My family thinks Maker Festival is the best event each summer! There’s always lots to see and do. Ever since we attended our first Maker Festival at the Toronto Reference Library, we’ve invited our friends and their children to share in the fun. We’re so happy they’ve enjoyed attending it as much as we do, and look forward to it year after year.
Here are some of our highlights from this year’s festival.
Our first activity was the soldering station. With the assistance of an instructor, my daughter soldered pieces together to create a robot necklace with blinking lights (see featured picture above).
Similar to past years, there was no shortage of 3D printing at this year’s event. Something different was our ability to make art using a 3D pen at the New Step for You booth. Here are some plastic popsicles my daughter and her friend created.
Probably the most popular item created was a fidget spinner. Yes, a functioning fidget spinner! This creation was likely the most time-consuming piece to make.
Another popular booth was Catherine Crowe’s enamelling station. In learning about enamelling, we got to choose a small piece of copper to fuse “glass powder” onto. We eagerly anticipated what the piece would look like each time it came out of the kiln. Catherine is a very patient instructor. You can tell she really loves being an enamellist.
The making continued at the Twisted Metal in Motion booth. In addition to the ability to buy already-made jewelry, one could learn how to assemble their own piece of jewelry, which my daughter very much enjoyed doing.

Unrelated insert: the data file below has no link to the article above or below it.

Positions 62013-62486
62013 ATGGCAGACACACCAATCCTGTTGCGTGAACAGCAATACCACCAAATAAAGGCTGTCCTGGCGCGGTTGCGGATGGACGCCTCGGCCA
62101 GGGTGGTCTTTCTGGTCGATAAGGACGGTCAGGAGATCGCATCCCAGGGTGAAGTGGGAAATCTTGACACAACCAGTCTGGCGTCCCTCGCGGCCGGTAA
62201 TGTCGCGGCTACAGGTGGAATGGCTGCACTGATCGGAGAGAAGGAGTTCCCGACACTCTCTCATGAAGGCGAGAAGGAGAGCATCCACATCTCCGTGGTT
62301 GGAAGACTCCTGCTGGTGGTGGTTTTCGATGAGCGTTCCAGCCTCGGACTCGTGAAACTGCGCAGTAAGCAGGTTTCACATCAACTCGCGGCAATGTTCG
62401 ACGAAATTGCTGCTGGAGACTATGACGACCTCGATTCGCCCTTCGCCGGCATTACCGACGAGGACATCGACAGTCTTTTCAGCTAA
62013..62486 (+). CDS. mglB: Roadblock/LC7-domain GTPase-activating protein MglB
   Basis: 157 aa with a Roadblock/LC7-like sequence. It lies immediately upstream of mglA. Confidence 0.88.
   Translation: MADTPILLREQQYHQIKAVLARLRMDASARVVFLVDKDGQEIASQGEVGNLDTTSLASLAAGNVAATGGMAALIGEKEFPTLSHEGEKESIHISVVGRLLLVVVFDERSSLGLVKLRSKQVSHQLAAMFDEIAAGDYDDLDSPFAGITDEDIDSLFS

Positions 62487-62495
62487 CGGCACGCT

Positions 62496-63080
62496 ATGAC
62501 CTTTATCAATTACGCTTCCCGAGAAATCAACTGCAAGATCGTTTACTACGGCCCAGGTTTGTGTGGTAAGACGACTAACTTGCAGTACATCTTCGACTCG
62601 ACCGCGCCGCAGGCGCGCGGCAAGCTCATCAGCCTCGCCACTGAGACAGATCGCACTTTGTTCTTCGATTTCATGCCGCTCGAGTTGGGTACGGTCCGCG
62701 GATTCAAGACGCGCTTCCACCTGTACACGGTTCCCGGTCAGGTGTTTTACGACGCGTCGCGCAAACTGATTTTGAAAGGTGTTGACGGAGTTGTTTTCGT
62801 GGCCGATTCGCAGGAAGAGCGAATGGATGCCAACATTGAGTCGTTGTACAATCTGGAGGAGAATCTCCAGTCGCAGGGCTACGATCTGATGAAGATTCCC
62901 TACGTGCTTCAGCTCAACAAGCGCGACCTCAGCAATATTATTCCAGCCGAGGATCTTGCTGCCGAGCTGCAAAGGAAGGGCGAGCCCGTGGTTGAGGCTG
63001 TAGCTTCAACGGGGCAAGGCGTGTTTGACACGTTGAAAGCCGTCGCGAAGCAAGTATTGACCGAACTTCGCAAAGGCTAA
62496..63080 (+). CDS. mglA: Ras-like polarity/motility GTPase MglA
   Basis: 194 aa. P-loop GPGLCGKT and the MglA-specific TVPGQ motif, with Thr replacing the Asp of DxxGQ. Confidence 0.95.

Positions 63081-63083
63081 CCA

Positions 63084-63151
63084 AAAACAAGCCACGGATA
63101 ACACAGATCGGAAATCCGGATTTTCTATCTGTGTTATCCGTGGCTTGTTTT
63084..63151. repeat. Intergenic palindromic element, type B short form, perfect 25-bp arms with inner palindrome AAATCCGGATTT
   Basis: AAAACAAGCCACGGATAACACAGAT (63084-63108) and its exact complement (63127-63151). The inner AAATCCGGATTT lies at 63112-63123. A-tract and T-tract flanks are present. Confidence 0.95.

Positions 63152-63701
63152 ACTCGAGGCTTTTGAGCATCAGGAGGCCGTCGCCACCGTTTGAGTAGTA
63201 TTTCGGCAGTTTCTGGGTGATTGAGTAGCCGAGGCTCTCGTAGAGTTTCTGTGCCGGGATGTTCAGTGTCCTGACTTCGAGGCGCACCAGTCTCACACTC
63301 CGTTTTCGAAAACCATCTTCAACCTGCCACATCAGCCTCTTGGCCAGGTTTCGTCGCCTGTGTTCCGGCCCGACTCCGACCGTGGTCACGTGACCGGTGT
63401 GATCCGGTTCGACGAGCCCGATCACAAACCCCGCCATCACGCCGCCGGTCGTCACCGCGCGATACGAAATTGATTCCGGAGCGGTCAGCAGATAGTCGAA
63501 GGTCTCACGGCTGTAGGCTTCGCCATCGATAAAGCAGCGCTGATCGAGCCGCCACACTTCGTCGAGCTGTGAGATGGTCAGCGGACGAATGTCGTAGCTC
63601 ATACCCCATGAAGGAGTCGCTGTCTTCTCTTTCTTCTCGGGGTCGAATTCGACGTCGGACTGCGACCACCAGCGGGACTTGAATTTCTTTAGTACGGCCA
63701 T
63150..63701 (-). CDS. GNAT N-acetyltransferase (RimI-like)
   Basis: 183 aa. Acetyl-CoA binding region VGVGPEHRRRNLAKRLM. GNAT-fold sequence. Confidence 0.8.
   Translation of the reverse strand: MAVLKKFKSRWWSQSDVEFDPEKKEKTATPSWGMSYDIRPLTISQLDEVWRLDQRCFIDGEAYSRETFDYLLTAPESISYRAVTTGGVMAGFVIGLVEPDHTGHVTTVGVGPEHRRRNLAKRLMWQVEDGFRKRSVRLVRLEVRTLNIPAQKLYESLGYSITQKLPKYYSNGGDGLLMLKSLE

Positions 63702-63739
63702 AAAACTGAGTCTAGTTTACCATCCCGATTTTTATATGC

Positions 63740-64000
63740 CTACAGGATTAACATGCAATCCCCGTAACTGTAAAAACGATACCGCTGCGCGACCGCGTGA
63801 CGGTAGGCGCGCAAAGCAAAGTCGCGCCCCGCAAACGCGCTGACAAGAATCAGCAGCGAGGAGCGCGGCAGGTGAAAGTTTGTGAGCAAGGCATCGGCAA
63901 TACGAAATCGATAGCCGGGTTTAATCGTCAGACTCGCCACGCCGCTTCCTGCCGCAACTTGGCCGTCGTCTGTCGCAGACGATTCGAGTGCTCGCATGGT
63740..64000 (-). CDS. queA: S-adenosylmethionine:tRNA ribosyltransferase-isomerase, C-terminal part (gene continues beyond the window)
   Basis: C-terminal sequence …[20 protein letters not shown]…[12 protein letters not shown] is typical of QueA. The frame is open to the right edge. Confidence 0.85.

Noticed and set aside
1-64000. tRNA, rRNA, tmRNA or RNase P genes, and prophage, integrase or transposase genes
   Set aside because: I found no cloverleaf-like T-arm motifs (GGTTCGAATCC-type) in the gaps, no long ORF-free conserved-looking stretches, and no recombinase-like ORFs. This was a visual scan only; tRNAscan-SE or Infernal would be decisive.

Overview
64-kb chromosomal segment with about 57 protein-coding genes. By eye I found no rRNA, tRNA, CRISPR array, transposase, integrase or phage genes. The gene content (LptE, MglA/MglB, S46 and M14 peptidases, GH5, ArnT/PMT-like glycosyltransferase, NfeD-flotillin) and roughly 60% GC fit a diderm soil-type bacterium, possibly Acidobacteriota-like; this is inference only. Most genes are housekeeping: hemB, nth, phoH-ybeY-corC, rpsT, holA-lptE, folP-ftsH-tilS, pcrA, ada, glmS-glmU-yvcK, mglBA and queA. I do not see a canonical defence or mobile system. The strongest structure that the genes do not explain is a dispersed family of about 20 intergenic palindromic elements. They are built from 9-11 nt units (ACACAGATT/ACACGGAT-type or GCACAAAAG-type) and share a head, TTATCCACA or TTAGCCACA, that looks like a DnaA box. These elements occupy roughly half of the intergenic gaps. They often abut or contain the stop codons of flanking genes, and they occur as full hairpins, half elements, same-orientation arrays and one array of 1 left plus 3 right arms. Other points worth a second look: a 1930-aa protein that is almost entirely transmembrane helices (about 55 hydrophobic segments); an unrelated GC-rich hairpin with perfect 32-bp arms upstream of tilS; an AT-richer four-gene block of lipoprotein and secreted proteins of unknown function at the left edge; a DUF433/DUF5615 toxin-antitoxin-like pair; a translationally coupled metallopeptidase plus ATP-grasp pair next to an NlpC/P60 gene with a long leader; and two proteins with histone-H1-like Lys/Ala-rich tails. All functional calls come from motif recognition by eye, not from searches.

Another jewelry exhibitor who caught our eyes was FoldIT Creations. They make 3D printed origami jewelry in brass, silver and 10K gold.
One of the pieces my daughter made that I most liked was this card holder at the Jubilee Designs booth. She got to pick the material, cut it to size, push holes into it, and hand-crank a sewing machine to stitch the pieces together.
This card holder comes in handy to hold all the cards you pick up at the festival!
There were a number of robot/coding related exhibitors, such as:
One of the fun non-robot, non-3D printer things to see was a train exhibit from the Scarborough Model Railroaders.
Today is the last day of the festival at the Toronto Reference Library. Make sure to check it out! You’ll want to give yourself plenty of time to walk around and wait in line to participate in activities. Don’t forget to bring cash, as some exhibitors request a donation for you to create.
Thank you to the organizers, exhibitors, and volunteers for making this event so fabulous for both kids and adults!
If you attended this year’s festival, what were your highlights?